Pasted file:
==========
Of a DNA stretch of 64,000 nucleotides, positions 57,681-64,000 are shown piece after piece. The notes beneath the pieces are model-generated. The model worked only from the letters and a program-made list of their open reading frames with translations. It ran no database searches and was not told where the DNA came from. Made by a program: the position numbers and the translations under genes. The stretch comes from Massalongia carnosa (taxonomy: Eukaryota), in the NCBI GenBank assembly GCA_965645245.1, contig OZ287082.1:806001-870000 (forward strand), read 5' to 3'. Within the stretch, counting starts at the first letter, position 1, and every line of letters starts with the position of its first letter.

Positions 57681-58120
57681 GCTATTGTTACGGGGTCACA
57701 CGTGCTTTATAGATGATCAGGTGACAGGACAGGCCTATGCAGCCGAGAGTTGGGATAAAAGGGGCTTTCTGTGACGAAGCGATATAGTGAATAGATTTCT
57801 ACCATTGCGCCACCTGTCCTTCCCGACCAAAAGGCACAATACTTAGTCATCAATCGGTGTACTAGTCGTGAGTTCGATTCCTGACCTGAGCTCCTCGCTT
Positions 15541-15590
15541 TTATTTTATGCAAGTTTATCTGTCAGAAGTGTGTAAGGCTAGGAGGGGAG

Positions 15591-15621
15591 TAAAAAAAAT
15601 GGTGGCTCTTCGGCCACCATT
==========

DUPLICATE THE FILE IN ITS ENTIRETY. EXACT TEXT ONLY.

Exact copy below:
Of a DNA stretch of 64,000 nucleotides, positions 57,681-64,000 are shown piece after piece. The notes beneath the pieces are model-generated. The model worked only from the letters and a program-made list of their open reading frames with translations. It ran no database searches and was not told where the DNA came from. Made by a program: the position numbers and the translations under genes. The stretch comes from Massalongia carnosa (taxonomy: Eukaryota), in the NCBI GenBank assembly GCA_965645245.1, contig OZ287082.1:806001-870000 (forward strand), read 5' to 3'. Within the stretch, counting starts at the first letter, position 1, and every line of letters starts with the position of its first letter.

Positions 57681-58120
57681 GCTATTGTTACGGGGTCACA
57701 CGTGCTTTATAGATGATCAGGTGACAGGACAGGCCTATGCAGCCGAGAGTTGGGATAAAAGGGGCTTTCTGTGACGAAGCGATATAGTGAATAGATTTCT
57801 ACCATTGCGCCACCTGTCCTTCCCGACCAAAAGGCACAATACTTAGTCATCAATCGGTGTACTAGTCGTGAGTTCGATTCCTGACCTGAGCTCCTCGCTT
Positions 15541-15590
15541 TTATTTTATGCAAGTTTATCTGTCAGAAGTGTGTAAGGCTAGGAGGGGAG

Positions 15591-15621
15591 TAAAAAAAAT
15601 GGTGGCTCTTCGGCCACCATT